Puppet 4 bundles its own copy of Ruby 2.x, and the regex syntax is slightly different than Ruby 1.8.7, which you might have been running prior to upgrade. Because the two versions of Ruby use differing regex engines, your results might vary.

Check YAML files used by Hiera, etc. for correct syntax

If the Ruby version changed since upgrade, the YAML parser is more strict. Ensure strings containing a % are quoted.

Check the mode attribute of any file resources

The mode attribute of a file resource must be a string. If you use an actual octal number, Puppet converts it to a decimal number, then converted back to a string representing the wrong number when it comes time to run the chown command.

Check for resources with noop => true that receive refresh events

In Puppet 3, resources with noop set to true could escape no-op mode and cause changes if they received a refresh event (via the notify or subscribe metaparameters or the ~> arrow).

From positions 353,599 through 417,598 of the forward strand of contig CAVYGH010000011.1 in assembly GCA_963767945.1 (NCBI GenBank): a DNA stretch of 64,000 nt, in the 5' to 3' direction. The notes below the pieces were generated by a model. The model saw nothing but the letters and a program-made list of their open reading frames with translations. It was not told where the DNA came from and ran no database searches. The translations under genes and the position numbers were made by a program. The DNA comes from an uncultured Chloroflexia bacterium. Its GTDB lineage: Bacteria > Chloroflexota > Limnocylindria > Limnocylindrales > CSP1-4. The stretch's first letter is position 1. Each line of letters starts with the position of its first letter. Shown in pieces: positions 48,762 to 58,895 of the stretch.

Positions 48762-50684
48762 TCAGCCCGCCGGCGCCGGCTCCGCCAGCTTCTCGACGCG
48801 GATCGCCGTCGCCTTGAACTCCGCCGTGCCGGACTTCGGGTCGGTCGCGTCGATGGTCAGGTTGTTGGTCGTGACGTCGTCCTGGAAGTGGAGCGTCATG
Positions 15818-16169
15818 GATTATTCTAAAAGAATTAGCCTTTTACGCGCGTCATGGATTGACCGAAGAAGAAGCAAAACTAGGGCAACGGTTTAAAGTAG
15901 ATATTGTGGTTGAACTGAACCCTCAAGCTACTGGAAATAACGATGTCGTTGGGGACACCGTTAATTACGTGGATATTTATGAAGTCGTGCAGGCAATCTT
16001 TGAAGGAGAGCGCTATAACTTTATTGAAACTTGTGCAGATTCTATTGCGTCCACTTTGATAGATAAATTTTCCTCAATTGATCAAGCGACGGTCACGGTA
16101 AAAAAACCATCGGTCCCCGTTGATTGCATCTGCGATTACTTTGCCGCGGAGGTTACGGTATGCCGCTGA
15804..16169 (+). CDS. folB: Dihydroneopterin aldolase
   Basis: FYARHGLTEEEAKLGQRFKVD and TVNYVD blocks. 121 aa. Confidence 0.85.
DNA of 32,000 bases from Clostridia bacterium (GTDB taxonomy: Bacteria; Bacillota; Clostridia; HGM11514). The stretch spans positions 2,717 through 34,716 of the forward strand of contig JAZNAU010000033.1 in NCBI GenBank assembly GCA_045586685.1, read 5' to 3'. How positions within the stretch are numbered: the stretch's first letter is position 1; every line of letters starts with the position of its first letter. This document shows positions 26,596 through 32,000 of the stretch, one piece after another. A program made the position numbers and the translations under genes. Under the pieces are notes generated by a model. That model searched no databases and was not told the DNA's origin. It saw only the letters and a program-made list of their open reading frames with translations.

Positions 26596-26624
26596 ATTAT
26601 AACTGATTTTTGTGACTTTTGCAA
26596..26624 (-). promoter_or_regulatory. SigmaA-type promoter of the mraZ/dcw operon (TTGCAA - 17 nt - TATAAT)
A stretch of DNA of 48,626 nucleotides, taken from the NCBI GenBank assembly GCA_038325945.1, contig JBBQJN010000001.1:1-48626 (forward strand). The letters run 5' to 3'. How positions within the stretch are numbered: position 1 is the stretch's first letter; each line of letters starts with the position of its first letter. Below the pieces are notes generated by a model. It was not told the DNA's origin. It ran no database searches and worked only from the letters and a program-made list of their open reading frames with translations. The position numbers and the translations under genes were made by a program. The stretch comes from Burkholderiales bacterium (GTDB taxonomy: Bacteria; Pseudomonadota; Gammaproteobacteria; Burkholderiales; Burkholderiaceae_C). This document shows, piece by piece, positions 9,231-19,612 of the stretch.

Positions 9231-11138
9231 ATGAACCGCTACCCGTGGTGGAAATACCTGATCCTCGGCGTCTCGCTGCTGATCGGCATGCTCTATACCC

This is no longer possible in Puppet 4; no-op resources always stay no-op. For most users that’s a win with no downside, but there’s a slim chance that your configurations relied on this behavior, so look around to make sure.

Check for removed features

Several things were removed from Puppet 4, either because they no longer had practical use cases and were not being used, or there was a better work around.

import statements and node inheritance

Removal of import means you’ll have to use a directory as your main manifest to recreate this functionality. Read the Main Manifest page to learn more about this method.

Node inheritance has also been removed. It is no longer possible to have node definitions that inherit from another node definition. You can get better results by using a combination of Hiera data and wrapper modules to construct system configurations.

Dynamic scoping in ERB

In Puppet 4.0, dynamic scoping has been removed for variables in ERB templates.

class outer {
  $var = 'dynamic'
  include inner

class inner {
  notice(inline_template('<%= @var %>'))

include outer

Prior to Puppet 4.x, the value supplied to notice() resolves to the string dynamic.

Now, in Puppet 4.x, the value supplied to notice() resolves to an empty string.

The behavior of resource defaults has not been changed.

+= and -=

These operators have been removed. You can run the puppet-lint plugin to check your existing code base for them.

Modules using the Ruby DSL

Finally, the long-deprecated Ruby DSL has been fully removed from Puppet.

Puppet sites use proprietary and third-party cookies. By using our sites, you agree to our cookie policy.